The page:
They called him “Steady” Eddie Gray, and he certainly was that over three championship seasons in the Pacific Coast Late Model Series, later to become the Winston West tour. One of the top short-track drivers in the region, the native of the metro L.A. town of Gardena regularly competed in premier series events on the West Coast, and won four of them — including the first NASCAR race at Riverside in 1958, besting a field that included Lee Petty and Jack Smith. It was back at Riverside 11 years later when Gray suffered a heart attack in a sportsman race, an episode that nine months later would claim his life.
4. Robby Gordon
Overflowing with driving talent and a stubbornness to match, Robby Gordon’s career in NASCAR leaves you wondering what might have been. Gordon may have cut his teeth in off-road and open-wheel, but he soon found a home in stock cars, and excelled on road courses. A native of Cerritos on the border of L.A. and Orange counties, Gordon won three times in the Sprint Cup Series, including on an oval at New Hampshire in 2001. He added a Nationwide victory at Richmond on 2004. As talented as he could be, he often clashed with owners, and wound up operating his own team that last competed in 2012. These days, he’s back racing on the dirt.
3. Dick Rathmann
A one-time open-wheel racer who enjoyed far more success in NASCAR, Dick Rathmann’s relatively short career netted 13 premier series victories, including the Southern 500 at Darlington in 1952, as well as triumphs at Martinsville and North Wilkesboro. In 1953 he finished third in the final standings behind Lee Petty and Herb Thomas, and led all 200 laps en route to a victory in Langhorne, Pa. A native of Los Angeles whose swapped names with younger brother Jim — later a winner of the Indianapolis 500 — so his sibling could appear old enough to race, Rathmann and owner Walt Chapman comprised one of the more formidable teams of the 1950s.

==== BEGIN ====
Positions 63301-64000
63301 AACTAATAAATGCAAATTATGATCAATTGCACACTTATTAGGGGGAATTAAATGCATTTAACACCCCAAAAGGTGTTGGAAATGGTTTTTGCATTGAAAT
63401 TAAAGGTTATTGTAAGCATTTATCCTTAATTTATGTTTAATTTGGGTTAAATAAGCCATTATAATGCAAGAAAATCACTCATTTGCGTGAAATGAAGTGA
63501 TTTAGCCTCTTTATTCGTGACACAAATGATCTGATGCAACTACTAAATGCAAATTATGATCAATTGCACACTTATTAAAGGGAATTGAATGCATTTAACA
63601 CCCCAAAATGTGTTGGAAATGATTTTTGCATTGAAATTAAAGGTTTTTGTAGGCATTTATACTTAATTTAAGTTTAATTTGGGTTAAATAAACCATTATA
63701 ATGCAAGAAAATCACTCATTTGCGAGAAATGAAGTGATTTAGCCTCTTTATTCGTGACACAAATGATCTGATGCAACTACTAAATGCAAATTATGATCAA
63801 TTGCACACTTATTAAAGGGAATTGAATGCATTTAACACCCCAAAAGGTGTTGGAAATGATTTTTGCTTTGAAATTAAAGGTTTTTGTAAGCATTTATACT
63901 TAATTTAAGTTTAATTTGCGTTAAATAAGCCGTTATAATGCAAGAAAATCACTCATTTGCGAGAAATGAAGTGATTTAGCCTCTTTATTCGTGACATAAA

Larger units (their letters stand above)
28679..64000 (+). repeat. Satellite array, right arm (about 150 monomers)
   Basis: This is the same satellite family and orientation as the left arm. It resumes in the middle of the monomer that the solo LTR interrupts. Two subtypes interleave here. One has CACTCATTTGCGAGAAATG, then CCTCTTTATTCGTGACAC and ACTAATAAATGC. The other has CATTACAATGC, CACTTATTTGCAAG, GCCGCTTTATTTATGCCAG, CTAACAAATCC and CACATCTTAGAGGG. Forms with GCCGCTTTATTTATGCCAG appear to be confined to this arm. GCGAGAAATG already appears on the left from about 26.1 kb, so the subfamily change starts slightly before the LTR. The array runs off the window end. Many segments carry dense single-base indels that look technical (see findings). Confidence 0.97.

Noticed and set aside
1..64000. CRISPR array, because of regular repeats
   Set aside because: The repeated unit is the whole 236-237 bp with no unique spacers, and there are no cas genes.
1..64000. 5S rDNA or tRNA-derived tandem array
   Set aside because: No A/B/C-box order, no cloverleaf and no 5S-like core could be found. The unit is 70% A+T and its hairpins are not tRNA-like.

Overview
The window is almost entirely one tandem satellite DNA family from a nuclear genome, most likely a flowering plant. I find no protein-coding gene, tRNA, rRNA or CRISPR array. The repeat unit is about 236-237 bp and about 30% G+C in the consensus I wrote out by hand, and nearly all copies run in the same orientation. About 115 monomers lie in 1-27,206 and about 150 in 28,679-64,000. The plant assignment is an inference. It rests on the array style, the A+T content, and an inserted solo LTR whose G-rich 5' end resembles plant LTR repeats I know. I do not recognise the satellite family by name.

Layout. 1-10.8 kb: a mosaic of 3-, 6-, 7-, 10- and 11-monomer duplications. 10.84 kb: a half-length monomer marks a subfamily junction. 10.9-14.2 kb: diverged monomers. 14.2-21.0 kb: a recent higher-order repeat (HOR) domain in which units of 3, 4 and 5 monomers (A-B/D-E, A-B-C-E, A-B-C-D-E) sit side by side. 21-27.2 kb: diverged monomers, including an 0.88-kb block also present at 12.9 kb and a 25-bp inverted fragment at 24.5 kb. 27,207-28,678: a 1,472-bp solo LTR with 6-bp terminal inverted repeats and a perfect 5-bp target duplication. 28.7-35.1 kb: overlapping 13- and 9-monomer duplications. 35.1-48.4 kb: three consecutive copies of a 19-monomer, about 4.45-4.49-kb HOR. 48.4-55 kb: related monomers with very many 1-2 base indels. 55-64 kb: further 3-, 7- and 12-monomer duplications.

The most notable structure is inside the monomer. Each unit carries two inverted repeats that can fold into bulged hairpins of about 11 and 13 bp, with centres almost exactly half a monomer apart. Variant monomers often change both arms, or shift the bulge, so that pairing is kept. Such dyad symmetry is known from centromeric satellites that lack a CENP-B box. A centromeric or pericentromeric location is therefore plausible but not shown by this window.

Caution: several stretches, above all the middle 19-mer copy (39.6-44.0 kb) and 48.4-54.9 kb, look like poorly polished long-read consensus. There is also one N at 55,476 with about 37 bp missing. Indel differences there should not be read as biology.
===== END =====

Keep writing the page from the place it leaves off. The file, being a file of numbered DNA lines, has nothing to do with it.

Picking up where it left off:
Once one of those aforementioned young drivers who bunked on Ron Hornaday Jr.’s couch, Kevin Harvick blossomed into a NASCAR star whose career is still going strong. Another product of the former Southwest Tour, the Bakersfield native broke through as a contender in the Nationwide Series before being rushed to the Sprint Cup ranks in the wake of Dale Earnhardt’s death. He won two races in 2011 and has since added 22 more, the most recent early this season at Phoenix. Harvick finished third in final points three times with Richard Childress Racing, and shapes up as a contender again this year with Stewart-Haas.
He may own six titles and 66 race victories — and counting — in NASCAR’s top series, but Jimmie Johnson was and always will be just a dude from El Cajon, a dusty town on the outskirts of San Diego. He remains very much a product of that environment, from the humility he learned in his modest upbringing as the son of a school bus driver and heavy equipment operator, to the driving skills he first honed wheeling dirt bikes and off-road cars. Johnson’s charitable work still brings him back to the area every year, and one day he may well return as a seven-time champion, owning a piece of the most hallowed record his sport has to offer.